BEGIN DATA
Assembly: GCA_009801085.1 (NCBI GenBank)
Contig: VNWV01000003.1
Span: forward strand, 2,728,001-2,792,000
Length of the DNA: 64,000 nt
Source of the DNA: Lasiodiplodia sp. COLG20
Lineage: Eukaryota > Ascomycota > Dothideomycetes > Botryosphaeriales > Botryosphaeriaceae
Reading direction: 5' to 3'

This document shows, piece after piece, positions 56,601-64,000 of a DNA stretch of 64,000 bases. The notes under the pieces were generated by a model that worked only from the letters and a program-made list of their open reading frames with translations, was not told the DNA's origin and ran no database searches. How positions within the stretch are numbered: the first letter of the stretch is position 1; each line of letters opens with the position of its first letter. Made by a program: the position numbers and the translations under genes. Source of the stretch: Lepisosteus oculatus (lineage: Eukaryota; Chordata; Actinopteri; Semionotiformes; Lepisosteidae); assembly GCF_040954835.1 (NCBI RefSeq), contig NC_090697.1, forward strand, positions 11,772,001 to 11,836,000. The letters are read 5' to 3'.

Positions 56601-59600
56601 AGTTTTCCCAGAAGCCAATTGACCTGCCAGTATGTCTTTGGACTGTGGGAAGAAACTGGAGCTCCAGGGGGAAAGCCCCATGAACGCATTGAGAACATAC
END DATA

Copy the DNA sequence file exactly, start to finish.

Assembly: GCA_009801085.1 (NCBI GenBank)
Contig: VNWV01000003.1
Span: forward strand, 2,728,001-2,792,000
Length of the DNA: 64,000 nt
Source of the DNA: Lasiodiplodia sp. COLG20
Lineage: Eukaryota > Ascomycota > Dothideomycetes > Botryosphaeriales > Botryosphaeriaceae
Reading direction: 5' to 3'

This document shows, piece after piece, positions 56,601-64,000 of a DNA stretch of 64,000 bases. The notes under the pieces were generated by a model that worked only from the letters and a program-made list of their open reading frames with translations, was not told the DNA's origin and ran no database searches. How positions within the stretch are numbered: the first letter of the stretch is position 1; each line of letters opens with the position of its first letter. Made by a program: the position numbers and the translations under genes. Source of the stretch: Lepisosteus oculatus (lineage: Eukaryota; Chordata; Actinopteri; Semionotiformes; Lepisosteidae); assembly GCF_040954835.1 (NCBI RefSeq), contig NC_090697.1, forward strand, positions 11,772,001 to 11,836,000. The letters are read 5' to 3'.

Positions 56601-59600
56601 AGTTTTCCCAGAAGCCAATTGACCTGCCAGTATGTCTTTGGACTGTGGGAAGAAACTGGAGCTCCAGGGGGAAAGCCCCATGAACGCATTGAGAACATAC